Last year I arranged a xmas market in the barn two weekends in a row. This year I felt one weekend(next weekend) is enough which gave me more time to explore the yearly event down the harbour. Last year I ran down after my closing hour but today I even went twice, once in the morning and now after dark. There are art exhibitions, lottery, crafts and the usual xmassy stuff but of course since we’re on an island a lot of it has a seafood theme to it. In the fishing museum they kept up with tradition and served fried herring on crisp bread with sliced red onion, next year I promise I’ll try some. I think I counted five prawn lotteries! For some reason I expected the prawn price to go up during the weekend but it was the opposite. The big fishing boats were “parked” by the market and a couple of school kids were selling prawns straight off the boat, I still regret not buying any. Although I did treat myself to a pair of socks for xmas and got some for my family, now I just need decide which ones to keep!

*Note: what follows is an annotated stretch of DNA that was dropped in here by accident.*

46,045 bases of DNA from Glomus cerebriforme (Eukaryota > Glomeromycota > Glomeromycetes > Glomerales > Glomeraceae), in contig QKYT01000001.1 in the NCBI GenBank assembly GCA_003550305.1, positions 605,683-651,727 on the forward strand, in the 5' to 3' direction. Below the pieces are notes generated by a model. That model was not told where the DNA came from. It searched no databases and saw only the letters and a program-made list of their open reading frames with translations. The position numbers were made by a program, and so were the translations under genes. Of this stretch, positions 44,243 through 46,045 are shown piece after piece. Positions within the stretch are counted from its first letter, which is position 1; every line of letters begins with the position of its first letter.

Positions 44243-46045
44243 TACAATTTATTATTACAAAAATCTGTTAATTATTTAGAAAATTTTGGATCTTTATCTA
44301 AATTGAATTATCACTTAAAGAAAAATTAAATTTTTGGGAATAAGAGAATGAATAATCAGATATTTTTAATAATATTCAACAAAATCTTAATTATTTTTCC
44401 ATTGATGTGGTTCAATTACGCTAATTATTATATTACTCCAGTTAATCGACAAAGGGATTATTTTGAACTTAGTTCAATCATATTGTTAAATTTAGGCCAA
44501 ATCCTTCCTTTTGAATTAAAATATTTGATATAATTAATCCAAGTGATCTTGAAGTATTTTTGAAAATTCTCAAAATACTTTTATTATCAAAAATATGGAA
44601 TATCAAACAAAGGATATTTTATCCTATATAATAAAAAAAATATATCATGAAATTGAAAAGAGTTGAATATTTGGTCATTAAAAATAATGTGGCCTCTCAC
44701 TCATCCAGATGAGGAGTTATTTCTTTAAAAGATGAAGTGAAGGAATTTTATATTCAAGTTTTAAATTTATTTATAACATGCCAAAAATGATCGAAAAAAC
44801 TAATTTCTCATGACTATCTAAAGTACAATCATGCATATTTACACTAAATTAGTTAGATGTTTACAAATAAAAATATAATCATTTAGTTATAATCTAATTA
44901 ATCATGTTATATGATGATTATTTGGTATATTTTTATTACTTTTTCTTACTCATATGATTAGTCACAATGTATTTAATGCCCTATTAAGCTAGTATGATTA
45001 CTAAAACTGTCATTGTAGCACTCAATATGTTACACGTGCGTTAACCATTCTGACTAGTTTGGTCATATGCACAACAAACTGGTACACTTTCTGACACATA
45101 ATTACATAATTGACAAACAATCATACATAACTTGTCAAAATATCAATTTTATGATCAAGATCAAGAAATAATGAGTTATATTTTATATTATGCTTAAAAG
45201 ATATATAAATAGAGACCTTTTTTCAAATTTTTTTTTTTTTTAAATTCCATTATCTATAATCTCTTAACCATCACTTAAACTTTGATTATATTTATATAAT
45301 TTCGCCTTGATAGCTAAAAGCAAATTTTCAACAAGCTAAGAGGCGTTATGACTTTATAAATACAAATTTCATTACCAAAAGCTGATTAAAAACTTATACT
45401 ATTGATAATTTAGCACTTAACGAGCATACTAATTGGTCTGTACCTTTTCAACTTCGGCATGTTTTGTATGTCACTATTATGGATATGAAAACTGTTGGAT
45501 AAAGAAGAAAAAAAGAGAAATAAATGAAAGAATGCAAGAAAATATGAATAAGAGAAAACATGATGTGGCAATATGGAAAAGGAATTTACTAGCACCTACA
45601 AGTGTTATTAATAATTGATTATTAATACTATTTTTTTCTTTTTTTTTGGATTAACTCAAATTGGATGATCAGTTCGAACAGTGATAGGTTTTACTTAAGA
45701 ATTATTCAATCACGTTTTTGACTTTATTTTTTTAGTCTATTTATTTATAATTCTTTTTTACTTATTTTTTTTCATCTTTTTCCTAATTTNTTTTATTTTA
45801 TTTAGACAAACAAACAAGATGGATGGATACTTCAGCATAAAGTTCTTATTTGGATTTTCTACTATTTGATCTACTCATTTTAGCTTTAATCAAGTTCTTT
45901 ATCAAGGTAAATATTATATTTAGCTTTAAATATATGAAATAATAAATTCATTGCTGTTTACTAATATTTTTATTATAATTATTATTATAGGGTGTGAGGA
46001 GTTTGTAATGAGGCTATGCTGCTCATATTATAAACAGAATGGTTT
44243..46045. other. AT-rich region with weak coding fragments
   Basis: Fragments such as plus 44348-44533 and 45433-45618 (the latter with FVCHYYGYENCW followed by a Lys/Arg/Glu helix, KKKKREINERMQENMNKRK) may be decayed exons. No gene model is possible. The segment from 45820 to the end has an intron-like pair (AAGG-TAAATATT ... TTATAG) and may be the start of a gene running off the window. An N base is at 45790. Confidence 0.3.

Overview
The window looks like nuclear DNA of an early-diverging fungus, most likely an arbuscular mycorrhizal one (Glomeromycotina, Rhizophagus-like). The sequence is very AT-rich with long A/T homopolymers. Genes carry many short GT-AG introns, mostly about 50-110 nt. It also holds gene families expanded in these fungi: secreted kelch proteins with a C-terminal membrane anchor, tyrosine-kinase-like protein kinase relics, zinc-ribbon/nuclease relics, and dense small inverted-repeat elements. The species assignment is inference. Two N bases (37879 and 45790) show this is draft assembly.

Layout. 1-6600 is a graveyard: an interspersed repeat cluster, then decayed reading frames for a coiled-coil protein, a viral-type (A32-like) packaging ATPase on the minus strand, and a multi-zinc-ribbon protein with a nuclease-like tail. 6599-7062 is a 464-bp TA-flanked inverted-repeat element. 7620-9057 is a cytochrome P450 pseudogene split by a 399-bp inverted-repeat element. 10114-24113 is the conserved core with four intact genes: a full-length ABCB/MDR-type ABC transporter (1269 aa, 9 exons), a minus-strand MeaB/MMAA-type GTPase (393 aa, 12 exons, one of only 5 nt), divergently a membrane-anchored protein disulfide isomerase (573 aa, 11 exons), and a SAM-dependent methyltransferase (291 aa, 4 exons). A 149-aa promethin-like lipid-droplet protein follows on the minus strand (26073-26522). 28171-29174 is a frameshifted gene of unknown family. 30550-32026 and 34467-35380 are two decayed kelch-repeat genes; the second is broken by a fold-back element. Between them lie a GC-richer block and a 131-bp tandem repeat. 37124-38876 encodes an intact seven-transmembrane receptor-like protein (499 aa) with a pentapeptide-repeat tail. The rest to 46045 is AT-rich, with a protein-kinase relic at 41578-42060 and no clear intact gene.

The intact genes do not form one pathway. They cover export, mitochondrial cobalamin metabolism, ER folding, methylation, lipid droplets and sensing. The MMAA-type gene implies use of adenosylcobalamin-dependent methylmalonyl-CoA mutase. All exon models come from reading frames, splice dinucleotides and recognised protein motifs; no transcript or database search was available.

People are in general very crafty on the islands, you know xmas is coming up when all the yeast is sold out and the shopping trolleys are full with pork for sausages. I bought some home made pickled salt gherkins and had my first glögg(Swedish mulled wine) for this year. A few weeks ago we had the privilege to test bake with 3D printed ginger cookie shapes and today you could buy them on the market. Palle who does the 3D printing also takes fantastic photos at sea, my favourite was the canvas lit up from behind, genius.
Vinga lighthouse lit up Photo:Paul Hultsbo
3D printer in action
Photos: Paul Hultsbo
Copyright Paul Hultsbo
Photo by Sibylla Törnkvist
Palladium print by Christer Törnkvist
Exhibition at the library, part of The art wave
Home smoked salmon and hubby bread
Glass by Rosita Ståhl
Preserves, postcards and photos by me